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this is a compromise on mandatory spending. and it's a compromise on discretionary spending over what the select committee had debated. >> i should mention that erskine bowles has put out a statement himself. while i'm flattered the speaker would call something the bowles plan. the outline in the letter the speaker sent to the president does not represent the bowles simpson plan, nor is it the bowles plan in my testimony on deficit reduction. i simply took the mid point of the public offers, put forward during the negotiations to demonstrate where i thought a deal could be reached at the time. he's very much backing away from speaker boehner's letter. the question i wanted to ask you is some of the details, as you know, it's all in. >> can we spin one more point on that? >> absolutely. >> here's speaker boehner who is taking a mid point on the compromise between the two sides
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and offered it, and it's already flatley rejected? >> i think he may be rejected, sir, if i may -- >> i'm not talking about simpson -- erskine boelsz. i'm talking about the white house's response to it. >> let's get to that too. i think what erskine bowles is saying in his statement, that this letter from speaker boehner does not represent his theory, number one, but i think the line that the white house is having problems with, and i believe i found it in page two of the speaker's letter, i'll read it to you if i can. he says this, notably, the new revenue in the bowles plan, what he's calling the bowles plan would not be achieved through higher taxes, which we continue to oppose and will not agree to, in order to protect small businesses and our economy. instead, new revenue would be generated through progrowth tax reform that closes special interest loopholes and deduksz while lowering rates. i'm going to guess that is the very line that the white house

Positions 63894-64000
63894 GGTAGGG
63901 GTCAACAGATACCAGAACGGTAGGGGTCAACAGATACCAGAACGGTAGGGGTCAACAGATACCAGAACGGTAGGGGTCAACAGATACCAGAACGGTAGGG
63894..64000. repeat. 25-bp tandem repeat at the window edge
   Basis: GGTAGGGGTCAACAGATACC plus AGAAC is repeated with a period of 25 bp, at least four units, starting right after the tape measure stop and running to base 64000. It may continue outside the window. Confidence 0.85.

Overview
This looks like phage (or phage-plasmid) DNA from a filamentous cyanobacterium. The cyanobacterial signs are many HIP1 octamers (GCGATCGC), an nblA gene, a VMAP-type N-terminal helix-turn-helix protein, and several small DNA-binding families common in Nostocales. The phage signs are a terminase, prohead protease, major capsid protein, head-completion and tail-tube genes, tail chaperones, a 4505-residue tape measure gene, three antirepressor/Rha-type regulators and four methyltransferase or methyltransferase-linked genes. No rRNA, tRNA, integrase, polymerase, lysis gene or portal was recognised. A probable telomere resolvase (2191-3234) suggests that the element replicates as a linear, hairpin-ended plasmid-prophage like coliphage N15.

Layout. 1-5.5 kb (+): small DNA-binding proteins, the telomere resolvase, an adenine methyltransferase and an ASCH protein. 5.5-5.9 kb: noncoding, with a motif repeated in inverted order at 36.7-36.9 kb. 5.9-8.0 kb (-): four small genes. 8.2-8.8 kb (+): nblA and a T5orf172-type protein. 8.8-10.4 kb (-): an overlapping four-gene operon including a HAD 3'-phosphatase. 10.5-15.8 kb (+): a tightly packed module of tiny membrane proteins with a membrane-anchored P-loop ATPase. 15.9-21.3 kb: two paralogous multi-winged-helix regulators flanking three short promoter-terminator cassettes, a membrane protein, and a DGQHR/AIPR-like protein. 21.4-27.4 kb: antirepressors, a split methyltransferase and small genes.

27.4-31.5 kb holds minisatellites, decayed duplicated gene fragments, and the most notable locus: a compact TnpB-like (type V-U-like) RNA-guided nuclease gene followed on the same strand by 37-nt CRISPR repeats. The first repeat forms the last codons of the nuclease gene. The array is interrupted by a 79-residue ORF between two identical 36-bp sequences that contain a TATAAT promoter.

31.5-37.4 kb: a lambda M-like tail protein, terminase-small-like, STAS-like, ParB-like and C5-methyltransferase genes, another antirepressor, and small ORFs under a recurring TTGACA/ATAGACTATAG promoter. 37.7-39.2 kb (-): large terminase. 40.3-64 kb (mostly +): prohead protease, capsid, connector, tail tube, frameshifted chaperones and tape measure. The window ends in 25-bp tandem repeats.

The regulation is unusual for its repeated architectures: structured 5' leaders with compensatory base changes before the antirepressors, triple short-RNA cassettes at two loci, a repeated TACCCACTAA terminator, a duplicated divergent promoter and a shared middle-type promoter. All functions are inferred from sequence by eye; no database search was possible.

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is going to say no deal to, right? >> so let me understand. if, in fact, we want $800 billion in new revenues, and we can do that through closing loopholes, limiting deductions for the wealthy in this country, and we're going to not have a deal because it's not a rate increase, but rather taking the same amount of money from the same people and we're going to say no to that? >> well, there are people who said, the math doesn't work out. closing the loopholes doesn't get you enough money. >> soledad, i've been studying this for seven years. that's bologna. there's -- it's easy to get $800 billion out of the wealthy in this country by limiting deductions and taking away options that are specifically benefiting only the well off in this country. >> case, but -- >> all you have to do is -- for example, people making more than
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$250,000 a year, should we give them a mortgage deduction on their vacation home? should we? in other words, they won't even consider any of that because it offends too many constituencies. >> you had said, sir. and i'll review your own words if i may. you said, i'm all for the wealthy paying more taxes. so i'm curious, since you've said that, why the reduck tans to just raise the tax rate on the wealthy? >> it destroys growth of the very people who are going to create additional revenues in the future. >> why say you would be all for it? >> i didn't ever say -- not one timedy say i was for raising tax rates on the wealthy. i said i was for increasing the taxes that the wealthy paid. how you do it will have a major impact on the economic fortunes of this country. and if you take the vast majority of small businessmen who will be hit with an increased tax rate, you're going